The daisy; a mathematical marvel!

Daisy displaying its golden Fibonacci spiral ©Emma Tuzzio

The most magnificent thing to me about the daisy is how it displays the great geometrical secret of the golden spiral within its central disc floret. I can easily lose myself staring into the vortex pattern of this golden spiral, known mathematically as a Fibonacci sequence. The growth pattern of countless plants and seed heads adhere to this mathematical ratio, which is referred to by numerous philosophers throughout the ages as the underlying pattern of all creation. Even the proportions of the human body follow this sequence and it is said to be a measure of physical beauty, particularly in facial measurements.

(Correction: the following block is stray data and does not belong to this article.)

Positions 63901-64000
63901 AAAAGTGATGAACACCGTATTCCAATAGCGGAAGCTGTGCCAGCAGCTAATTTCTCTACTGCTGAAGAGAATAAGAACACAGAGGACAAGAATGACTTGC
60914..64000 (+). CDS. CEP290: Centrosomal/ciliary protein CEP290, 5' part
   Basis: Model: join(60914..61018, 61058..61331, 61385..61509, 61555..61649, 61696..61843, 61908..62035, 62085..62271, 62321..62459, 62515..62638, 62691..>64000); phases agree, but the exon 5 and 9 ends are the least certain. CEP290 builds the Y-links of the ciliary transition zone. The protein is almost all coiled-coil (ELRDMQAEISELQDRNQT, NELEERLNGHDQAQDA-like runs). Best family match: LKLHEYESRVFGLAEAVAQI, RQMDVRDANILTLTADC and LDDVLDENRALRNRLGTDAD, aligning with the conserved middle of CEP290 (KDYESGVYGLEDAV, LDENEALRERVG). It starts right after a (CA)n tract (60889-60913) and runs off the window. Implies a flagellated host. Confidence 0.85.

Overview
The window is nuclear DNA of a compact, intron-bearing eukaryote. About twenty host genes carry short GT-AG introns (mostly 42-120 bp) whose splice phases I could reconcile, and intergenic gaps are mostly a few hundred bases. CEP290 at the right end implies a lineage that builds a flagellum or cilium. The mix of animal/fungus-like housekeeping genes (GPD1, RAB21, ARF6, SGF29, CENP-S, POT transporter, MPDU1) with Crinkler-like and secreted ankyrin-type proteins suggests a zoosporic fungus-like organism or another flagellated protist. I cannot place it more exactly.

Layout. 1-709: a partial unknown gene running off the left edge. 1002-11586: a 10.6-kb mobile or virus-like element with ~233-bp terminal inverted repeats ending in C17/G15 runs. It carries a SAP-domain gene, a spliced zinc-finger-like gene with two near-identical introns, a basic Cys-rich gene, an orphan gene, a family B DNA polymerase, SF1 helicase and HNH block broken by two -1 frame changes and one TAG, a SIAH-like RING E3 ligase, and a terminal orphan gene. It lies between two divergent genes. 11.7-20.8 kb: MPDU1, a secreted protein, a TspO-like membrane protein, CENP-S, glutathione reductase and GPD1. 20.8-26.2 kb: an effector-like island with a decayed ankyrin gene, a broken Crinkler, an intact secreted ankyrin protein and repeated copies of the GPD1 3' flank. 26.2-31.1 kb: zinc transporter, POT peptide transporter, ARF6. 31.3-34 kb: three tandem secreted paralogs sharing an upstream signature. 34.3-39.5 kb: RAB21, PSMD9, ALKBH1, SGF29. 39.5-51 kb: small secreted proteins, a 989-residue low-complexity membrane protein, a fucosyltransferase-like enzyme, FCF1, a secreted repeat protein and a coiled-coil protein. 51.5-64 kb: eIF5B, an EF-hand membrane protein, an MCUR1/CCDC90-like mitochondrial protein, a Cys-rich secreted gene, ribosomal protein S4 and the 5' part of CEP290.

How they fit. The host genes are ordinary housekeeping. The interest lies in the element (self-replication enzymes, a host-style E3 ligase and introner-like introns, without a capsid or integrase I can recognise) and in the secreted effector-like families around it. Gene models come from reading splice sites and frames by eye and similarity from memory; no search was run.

Each number in the Fibonacci sequence is the sum of the two numbers that precede it, so the sequence goes as follows: 0, 1, 1, 2, 3, 5, 8, 13, 21, 34, 55, and so on. And as if by magic, most flower petal numbers correspond to one of these numbers! A daisy has often 34 or 55 petals so next time you find one, why not spend some time mindfully counting them to experience this little marvel for yourself!

The laws of nature are written by the hand of God in the language of mathematics.” ~ Galileo Galilei 

To me these geometrically perfect patterns in flowers confirm the existence of an underlying higher intelligence responsible for all of creation, attested to by many philosophers throughout the ages. I write more about the geometry of flowers here and share how the book ‘The Hidden Geometry of Flowers’ by the late Keith Critchlow first inspired my insatiable fascination with the subject. Reading this masterful book added a whole new dimension to my appreciation of nature as it relays beautifully the geometric lawfulness of flower forms that embody universal spiritual archetypes.

Geometry is the archetype of the beauty of the world~ Johannes Kepler

Medicinal & Healing Properties of the Daisy